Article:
Deep Creek Times Area Guide


(estimated March 16 through June 15)

Spring in Garrett County is sometimes referred to as “mud-season” with the spring rains and snowmelt, things are wet. That’s not a bad thing as many local rivers and waterfalls will be running at their highest and are quite a sight to see. The spring flowers and greenery beginning to show makes for some truly amazing scenes and experiences. We say “estimated” season dates above since the forecasters are never surprised when we get an April snow.

Garrett County spring brings a new awakening and there’s no better place to enjoy it than Deep Creek Lake: outside with your family.

Here is our insight into Deep Creek Lake, MD area spring “things to do” and activities:


Hike to three waterfalls, enjoy the tranquility of nature, explore history markers, or “just” get your exercise in today.

Photo by Mary Helen Spear

Swallow Falls State Park

301-387-6938 | Swallow Falls State Park

8 a.m. to sunset, year-round


The trail will get very icy in the winter and may not be passable.

Also, please DO NOT rely on cell phones for communication while in the park. Many phones and carriers do not get service.​

Pets are not permitted in the day-use area or on the Canyon Trail between the Saturday before Memorial Day and Labor Day. Pets are permitted in the day-use area after Labor Day to the Friday before Memorial Day weekend. Pets are allowed in the campground. Pets are allowed on trails that connect with the state forest. Pets must remain on a leash and under control at all times.

New Germany State Park

301-895-5453​ | New Germany State Park

8 a.m. to sunset, year-round


New Germany has ten miles of multi-use trails. The trails wind their way through dense hemlock forest, colorful mixed hardwoods, rhododendron-choked stream valleys and towering pine and spruce plantation sites.

Most trails are wide enough for two-way traffic, although several offer a narrower path typical of most hiking trails. Hiking, trail-running and biking are the most popular activities throughout the year.

Whether walking along the lake or wetland, or hiking our scenic trails, visitors are sure to have an opportunity to view birds and wildlife. Abundant bird species can be found throughout the area, such as pileated woodpeckers, black-capped chickadees, barred owls, great blue herons and an occasional osprey.

When snow is adequate, the park staff will groom and track the trail surface for skiing. Snowshoeing is permitted but snowshoe users must stay off the ski tracks.

Herrington Manor State Park

301-334-9180 | Herrington Manor State Park

8 a.m. to Sunset (March – October)
10 a.m. to Sunset (November – February)


Herrington Manor was designated as a state park in 1964. The 365-acre park, located within Garrett State Forest, offers swimming, canoeing, kayaking, biking, picnicking, hiking, tennis, basketball, volleyball and 20 furnished log cabins for rental use year round. Interpretive programs are scheduled during the summer; and popular special events such as “apple butter boil” are held in the fall. At the heart of this park is the 53-acre Herrington Lake. Come try our cross country ski and snowshoe rentals as conditions permit, as well as fat tire bike rentals year round.

Garrett State Forest

301-334-2038 | Potomac-Garrett State Forest

Office Hours: 7 a.m. to 5:30 p.m. Monday through Friday.


Garrett State Forest is also home to the Rock Maze trail. Turn off of Swallow Falls Road, on to Cranesville Road, then on to Snaggy Mountain Road. The parking lot is immediately to your right and the maze trail is straight ahead from the parking. The trail is approximately 0.8 miles.**We have heard that the signage marking this trail has been removed due to vandalism.**

The Potomac-Garrett State Forest, situated in southwestern Garrett County in Western Maryland, has the distinction of being the birthplace of forestry conservation in Maryland. The generous donation of 1,917 acres by the Garrett Brothers in 1906 not only serves as the foundation of the Garrett State Forest but is the root of both Maryland’s present Public Lands system and Forest Service. Mountain forests, streams and valleys make up the nearly 19,000 acres of this State Forest.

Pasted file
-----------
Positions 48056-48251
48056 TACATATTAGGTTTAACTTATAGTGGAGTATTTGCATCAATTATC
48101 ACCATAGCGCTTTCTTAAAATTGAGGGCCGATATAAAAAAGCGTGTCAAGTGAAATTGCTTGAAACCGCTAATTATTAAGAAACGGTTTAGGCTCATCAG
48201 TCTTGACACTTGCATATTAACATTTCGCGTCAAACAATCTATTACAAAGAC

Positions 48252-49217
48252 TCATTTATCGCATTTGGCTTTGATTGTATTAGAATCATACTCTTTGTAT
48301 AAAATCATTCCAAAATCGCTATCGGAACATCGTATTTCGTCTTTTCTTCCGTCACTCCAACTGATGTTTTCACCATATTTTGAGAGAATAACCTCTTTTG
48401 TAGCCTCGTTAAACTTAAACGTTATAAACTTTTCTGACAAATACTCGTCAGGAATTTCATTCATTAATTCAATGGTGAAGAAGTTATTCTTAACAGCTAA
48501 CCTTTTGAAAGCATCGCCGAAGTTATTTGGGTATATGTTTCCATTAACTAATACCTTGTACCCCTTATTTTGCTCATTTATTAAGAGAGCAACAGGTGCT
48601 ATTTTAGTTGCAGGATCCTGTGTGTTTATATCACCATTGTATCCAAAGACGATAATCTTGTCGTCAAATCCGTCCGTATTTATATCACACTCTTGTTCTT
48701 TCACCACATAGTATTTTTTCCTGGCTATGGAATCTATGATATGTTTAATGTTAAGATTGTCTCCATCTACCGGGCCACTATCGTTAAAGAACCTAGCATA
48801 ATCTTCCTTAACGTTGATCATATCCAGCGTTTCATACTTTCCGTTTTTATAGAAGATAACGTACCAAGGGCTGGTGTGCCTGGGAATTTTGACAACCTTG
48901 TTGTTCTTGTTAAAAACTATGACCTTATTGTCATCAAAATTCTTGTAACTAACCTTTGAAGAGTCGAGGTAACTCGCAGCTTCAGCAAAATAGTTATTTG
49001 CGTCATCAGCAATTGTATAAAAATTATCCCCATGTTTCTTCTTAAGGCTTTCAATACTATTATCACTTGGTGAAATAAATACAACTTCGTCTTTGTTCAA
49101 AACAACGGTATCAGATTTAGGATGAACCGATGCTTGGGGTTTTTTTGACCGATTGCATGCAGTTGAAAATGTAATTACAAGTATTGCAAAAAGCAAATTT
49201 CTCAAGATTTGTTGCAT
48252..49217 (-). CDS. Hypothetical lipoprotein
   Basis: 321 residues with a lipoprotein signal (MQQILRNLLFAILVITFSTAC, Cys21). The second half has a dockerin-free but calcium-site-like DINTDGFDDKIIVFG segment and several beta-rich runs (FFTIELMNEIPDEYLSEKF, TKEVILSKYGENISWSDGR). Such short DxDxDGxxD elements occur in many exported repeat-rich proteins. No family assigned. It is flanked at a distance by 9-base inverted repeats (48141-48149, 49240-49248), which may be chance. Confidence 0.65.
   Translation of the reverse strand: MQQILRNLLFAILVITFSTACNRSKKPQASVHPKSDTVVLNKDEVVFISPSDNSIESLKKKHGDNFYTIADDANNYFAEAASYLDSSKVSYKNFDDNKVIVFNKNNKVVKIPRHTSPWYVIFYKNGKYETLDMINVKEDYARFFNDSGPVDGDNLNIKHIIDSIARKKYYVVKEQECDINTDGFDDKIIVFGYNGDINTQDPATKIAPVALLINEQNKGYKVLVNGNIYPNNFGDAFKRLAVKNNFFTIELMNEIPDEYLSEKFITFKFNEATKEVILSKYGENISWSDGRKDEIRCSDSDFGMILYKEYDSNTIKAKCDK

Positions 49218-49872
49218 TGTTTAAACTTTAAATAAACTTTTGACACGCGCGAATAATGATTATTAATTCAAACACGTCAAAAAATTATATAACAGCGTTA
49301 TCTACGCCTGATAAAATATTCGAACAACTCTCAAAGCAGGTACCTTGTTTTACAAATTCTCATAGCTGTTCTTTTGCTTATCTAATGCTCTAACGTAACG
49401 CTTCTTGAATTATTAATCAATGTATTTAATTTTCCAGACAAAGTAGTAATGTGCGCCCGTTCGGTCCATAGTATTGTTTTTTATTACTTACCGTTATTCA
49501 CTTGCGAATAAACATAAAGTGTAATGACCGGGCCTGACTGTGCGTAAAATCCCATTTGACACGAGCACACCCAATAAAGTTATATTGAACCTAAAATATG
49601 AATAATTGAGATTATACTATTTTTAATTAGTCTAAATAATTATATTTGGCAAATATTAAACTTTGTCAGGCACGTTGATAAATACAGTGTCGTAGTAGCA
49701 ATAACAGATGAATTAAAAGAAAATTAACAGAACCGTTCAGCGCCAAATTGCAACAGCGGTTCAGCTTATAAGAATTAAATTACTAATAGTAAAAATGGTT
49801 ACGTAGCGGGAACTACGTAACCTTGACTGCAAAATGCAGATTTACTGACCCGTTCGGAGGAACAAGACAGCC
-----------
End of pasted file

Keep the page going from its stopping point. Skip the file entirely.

Cranesville Swamp

301-897-0858 | Cranesville Swamp


This site was protected by The Nature Conservancy in stages, beginning in 1960. Since that time, the Conservancy has acquired more than 600 acres which will be held in trust in perpetuity. 

Cranesville Swamp is a boreal peat bog relic left behind from the Pleistocene Epoch. The swamp formed 15,000 years ago during the last Ice Age, when glaciers inched close but never reached Maryland. The climate warmed and the glaciers retreated but many of the boreal plants remain to this day. Nestled in a mountain valley bowl known as a frost pocket, colder conditions still prevail enough for plants to whisper of the past. 

A trail hike through spruce and larch forest reveals the diverse character of the animals and plants that call Cranesville Swamp home. Visitors may hear the croak of a common raven flying overhead or see golden-crowned kinglets flitting about the branches. The trail through the forest leads to a boardwalk that takes visitors through the swamp where Endangered bog copper butterflies (Lycaena epixanthe) rest on the shrubs of Threatened small cranberry (Vaccinium oxycoccos). This protected area is one of the few boreal bogs still remaining in the southern United States and was one of the first National Natural Landmarks to be designated by the National Park Service in 1965. Cranesville Swamp is owned and managed by The Nature Conservancy.

Deep within the bog, small pockets of virgin forest remain, somehow missed by the logging locomotive named the Swamp Angel that passed directly through the wetland in the late 1800s. Red spruce and white pine trees have been restored by the thousands and the Natural Area now supports thriving populations of wildlife such as American beavers, bobcats and American black bears. Rare species also abound, including the Endangered southern water shrew (Sorex palustris punctulatus), several birds such as the diminutive northern saw-whet owl (Aegolius acadicus) and the increasingly rare Nashville warbler (Vermivora ruficapilla), as well as many dragonflies, damselflies and butterflies. Rare plants like the Endangered American larch (Larix laricina), a conifer that loses its needles in the winter, can be observed near the boardwalk. Other rarities are hidden away deep in the bog, like the Endangered creeping snowberry (Gaultheria hispidula).

Meshach Browning Trails

Maintained by the Deep Creek Lake Lions Club | Meshach Browning Trails


The trail system opened in January 2019 and the Deep Creek Lake Lions’ Club continues to maintain and expand the system.
IMPORTANT NOTE: The northwestern section of the Orange trail is closed until Summer 2021 due to airport construction.